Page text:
That I didn’t immediately shoot down Alex’s idea of walking around Wales together was perhaps a tiny chink of light, a sign that having made the break from teaching and returned to West Wales, I was starting to regain myself, but I don’t think I recognised it at the time. Still, I agreed to the adventure and became as immersed as Alex in the planning and preparation. Perhaps having something to take control of was what I needed. With hindsight, the car accident in November 2008 had left more than physical injuries: I’d stopped feeling like me.
While Alex took responsibility as kit meister, investigating and testing everything from tents to trangier stoves to work out what we absolutely had to have and what we could do without, I checked out routes and researched the practicalities of living out of 2 rucksacks for 3 months around Wales.
The first hurdle
Bearing in mind that there’s a reason why Wales is so green, we weren’t expecting to leave Cardigan in sweltering heat. Even the ever-present Welsh Wind had abandoned West Wales the day we set out along the coast path heading south for Newport, Pembrokeshire. Along with the stifling heat, we clouds of pollen filled the air as we tackled what is one of the toughest and remote sections of the Welsh coast path. Our aim of 14 miles that first day quickly faltered. Our packs were too heavy, we had seriously under-estimated the amount of water we would need to take with us, and at Ciebwr Bay we had to stop.
A day of walking, and my feet were in tatters, covered in blisters, my toe nails knackered (although they didn’t actually fall off until Llantwit Major some weeks later!). The relief of standing in the sea at the end of Day 1 was immense!
Although Alex’s mum came to our aid that day and took away some of the kit we’d quickly realised was unnecessary (we definitely weren’t going to need the thermals, or the spices we’d packed to liven up our meals – and who needs a second bottle of sun cream anyway?), it would have been so easy to throw in the towel. But we weren’t going to give in so easily.
While my inner resources might have been depleted, Alex certainly wasn’t disheartened. We re-evaluated our daily distances, made sure we would have enough water and patched up my feet with as much Compeed as I could lay my hands on. Then we carried on. After Ceibwr, we spent a night in Newport, camping in the garden of a friend’s family cottage. Will and Kate visited us during the walk a couple of times – and from friend to family as Will has joined us at In the Welsh Wind as host and distiller – the circles of friendship spiralling in new directions. From Newport, to Fishguard where I ditched the boots in favour of sandals (with socks – not the most fetching or fashionable combination, but it worked).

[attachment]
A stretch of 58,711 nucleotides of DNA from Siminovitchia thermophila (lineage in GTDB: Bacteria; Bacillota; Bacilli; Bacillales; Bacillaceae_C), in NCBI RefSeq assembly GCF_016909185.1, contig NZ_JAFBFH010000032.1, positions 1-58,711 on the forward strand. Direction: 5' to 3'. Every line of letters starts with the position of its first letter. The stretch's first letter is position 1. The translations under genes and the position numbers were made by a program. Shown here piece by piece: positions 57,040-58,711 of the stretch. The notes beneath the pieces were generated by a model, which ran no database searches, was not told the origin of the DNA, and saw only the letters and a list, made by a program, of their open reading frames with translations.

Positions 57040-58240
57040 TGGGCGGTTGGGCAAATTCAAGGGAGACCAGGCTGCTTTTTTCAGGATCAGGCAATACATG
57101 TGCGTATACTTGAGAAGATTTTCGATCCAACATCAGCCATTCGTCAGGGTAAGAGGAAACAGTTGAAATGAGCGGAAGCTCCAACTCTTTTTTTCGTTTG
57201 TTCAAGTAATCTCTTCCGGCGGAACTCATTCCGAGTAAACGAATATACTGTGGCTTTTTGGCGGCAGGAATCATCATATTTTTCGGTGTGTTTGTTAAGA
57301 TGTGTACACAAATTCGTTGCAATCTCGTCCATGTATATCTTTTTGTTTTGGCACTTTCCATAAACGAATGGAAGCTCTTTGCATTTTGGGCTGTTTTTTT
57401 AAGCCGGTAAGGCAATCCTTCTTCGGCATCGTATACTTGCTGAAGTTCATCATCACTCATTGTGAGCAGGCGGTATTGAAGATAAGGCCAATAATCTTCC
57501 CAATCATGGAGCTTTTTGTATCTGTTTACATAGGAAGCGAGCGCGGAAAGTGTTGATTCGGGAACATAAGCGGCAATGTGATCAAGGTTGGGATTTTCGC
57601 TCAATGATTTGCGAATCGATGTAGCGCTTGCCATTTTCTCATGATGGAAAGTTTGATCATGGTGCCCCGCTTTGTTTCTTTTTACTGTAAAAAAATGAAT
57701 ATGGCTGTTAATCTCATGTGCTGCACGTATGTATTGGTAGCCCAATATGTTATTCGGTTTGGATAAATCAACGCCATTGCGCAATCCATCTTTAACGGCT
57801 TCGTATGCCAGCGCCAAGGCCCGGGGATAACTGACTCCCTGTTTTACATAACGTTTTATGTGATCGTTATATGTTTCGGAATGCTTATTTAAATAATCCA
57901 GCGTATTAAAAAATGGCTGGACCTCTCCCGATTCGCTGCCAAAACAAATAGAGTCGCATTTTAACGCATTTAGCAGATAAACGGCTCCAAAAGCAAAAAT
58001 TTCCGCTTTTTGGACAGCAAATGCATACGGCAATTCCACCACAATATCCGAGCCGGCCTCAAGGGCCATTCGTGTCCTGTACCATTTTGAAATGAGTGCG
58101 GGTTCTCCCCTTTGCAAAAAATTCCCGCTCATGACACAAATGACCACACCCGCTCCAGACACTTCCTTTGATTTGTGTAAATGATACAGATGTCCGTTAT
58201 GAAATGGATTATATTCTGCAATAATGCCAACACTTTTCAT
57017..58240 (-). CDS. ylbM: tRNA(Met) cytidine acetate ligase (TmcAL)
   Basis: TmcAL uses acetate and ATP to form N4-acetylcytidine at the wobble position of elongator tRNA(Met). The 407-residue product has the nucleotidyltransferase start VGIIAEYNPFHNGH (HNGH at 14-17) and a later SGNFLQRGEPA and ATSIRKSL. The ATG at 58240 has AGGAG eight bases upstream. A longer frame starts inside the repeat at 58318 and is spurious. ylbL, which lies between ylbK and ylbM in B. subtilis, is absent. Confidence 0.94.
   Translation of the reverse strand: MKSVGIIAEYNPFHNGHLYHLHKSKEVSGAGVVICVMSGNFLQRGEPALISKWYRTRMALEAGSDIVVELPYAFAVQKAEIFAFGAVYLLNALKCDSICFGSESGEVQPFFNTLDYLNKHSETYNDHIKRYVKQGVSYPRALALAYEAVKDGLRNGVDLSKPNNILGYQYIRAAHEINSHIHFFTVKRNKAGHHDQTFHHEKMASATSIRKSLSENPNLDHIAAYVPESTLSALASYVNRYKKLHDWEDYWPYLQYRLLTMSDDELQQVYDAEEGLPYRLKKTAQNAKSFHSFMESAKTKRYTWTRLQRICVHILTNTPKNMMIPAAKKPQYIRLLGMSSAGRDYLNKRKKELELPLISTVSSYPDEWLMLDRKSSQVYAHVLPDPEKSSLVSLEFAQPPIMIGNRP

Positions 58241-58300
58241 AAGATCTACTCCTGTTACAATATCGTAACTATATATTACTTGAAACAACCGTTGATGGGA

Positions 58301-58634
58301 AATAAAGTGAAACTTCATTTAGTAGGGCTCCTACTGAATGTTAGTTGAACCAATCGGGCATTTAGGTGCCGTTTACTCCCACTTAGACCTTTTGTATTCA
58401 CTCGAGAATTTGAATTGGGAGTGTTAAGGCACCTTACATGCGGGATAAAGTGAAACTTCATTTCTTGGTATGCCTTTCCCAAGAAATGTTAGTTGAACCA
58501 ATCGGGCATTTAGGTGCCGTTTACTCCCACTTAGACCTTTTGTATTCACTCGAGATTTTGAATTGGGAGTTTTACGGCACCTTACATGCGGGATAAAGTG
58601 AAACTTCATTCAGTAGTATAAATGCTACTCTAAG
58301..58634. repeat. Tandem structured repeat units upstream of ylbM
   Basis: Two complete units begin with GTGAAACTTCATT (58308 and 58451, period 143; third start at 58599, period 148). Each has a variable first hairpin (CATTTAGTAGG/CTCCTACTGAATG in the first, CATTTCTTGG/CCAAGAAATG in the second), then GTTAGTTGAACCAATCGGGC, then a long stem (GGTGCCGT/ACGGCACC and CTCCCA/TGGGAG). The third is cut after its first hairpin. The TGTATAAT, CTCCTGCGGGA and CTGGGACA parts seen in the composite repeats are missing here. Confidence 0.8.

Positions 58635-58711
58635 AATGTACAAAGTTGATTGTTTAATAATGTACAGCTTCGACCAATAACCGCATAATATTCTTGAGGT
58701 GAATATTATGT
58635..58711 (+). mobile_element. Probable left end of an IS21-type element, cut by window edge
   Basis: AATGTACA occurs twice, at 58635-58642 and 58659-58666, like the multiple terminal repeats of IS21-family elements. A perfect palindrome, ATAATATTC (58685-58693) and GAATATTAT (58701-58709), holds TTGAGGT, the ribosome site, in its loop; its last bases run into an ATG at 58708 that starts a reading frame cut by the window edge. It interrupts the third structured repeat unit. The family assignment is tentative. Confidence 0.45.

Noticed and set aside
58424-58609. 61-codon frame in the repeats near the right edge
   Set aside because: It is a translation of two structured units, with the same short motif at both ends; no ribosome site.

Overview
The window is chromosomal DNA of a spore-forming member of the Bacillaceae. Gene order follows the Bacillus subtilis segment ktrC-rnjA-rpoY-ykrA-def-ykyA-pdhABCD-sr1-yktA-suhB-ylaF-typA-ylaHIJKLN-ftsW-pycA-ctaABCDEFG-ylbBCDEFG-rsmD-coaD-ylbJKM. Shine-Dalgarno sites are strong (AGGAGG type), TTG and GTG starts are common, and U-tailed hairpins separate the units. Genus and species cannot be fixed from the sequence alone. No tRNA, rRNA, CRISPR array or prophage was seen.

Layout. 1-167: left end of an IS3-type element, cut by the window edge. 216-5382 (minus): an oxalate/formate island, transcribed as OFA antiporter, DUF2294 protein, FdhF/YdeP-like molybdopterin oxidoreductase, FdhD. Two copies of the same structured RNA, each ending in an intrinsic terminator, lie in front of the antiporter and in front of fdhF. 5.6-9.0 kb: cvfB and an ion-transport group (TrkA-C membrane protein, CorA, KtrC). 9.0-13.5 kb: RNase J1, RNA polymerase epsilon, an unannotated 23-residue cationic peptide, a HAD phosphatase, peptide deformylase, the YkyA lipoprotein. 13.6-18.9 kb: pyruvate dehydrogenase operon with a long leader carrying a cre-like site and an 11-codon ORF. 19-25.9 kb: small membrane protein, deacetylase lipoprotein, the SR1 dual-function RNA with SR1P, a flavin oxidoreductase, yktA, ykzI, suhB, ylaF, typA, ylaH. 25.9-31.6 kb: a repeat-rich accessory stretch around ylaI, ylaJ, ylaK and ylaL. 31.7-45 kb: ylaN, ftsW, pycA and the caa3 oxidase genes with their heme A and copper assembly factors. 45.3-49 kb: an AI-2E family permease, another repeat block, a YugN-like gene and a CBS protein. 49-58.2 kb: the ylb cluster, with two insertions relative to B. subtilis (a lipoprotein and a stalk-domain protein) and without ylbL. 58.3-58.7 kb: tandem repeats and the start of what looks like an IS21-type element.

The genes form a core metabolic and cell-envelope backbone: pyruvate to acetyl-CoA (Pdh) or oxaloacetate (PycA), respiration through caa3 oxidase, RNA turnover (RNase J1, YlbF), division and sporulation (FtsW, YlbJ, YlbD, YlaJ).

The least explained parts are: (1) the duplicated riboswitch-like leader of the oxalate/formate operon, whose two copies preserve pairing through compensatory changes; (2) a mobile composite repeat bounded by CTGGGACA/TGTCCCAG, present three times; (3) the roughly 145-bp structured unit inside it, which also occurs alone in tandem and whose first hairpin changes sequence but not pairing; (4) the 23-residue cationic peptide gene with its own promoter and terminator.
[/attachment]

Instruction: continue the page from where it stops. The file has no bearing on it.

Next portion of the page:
Hearing my voice again
At some point during these uncomfortable – and sometimes downright excruciating – first days of the walk, it would have been easy to turn back; to say to Alex “I made a mistake – I can’t do it”. When his mum came to Ceibwr, I could have jumped in the car with her and headed back to Cardigan along with our excess of kit, but I didn’t.
It was hot, so very hot, but along with the discomfort, we experienced moments of breathtaking happiness, even in the first few days of the walk. Spectacular views, the joy of cooling our feet on a deserted beach at the end of a day’s walking, drifting off to sleep and waking to the sound of the sea as we wild camped in remote coves, eating tinned peaches on top of the cliffs at Pwll Deri.
From Pwll Deri we walked into Porthgain and were thanked for our efforts with an amazing sunset and fabulous meal at the Shed. On to Abereiddy and its iconic Blue Lagoon, my feet still in agony, where we took advantage of our proximity to St Davids to take a break to do some planning, and then back out to Whitesands Bay and on to St Davids Head. Despite the pain in my feet, we were making headway.
Completely in it…
Making headway perhaps, but I was still going through the motions to an extent. Yes, there were some perfect days, yes, I was with Alex, off on an adventure, but something was missing.
As we walked between Newport and Porthgain, somewhere around Abercastell, on this remote stretch of coastal path, something switched. Walking along the edge of a cornfield, golden and rustling, I could hear a voice inside my head telling me I could do it. It was the voice that I had been missing, not just since the start of the walk, but since the accident back in 2008. The transformation was immediate. I began to walk a little bit faster, everything became easier. No more going through the motions – I was completely in it.
With my inner drive came clarity. I could do this.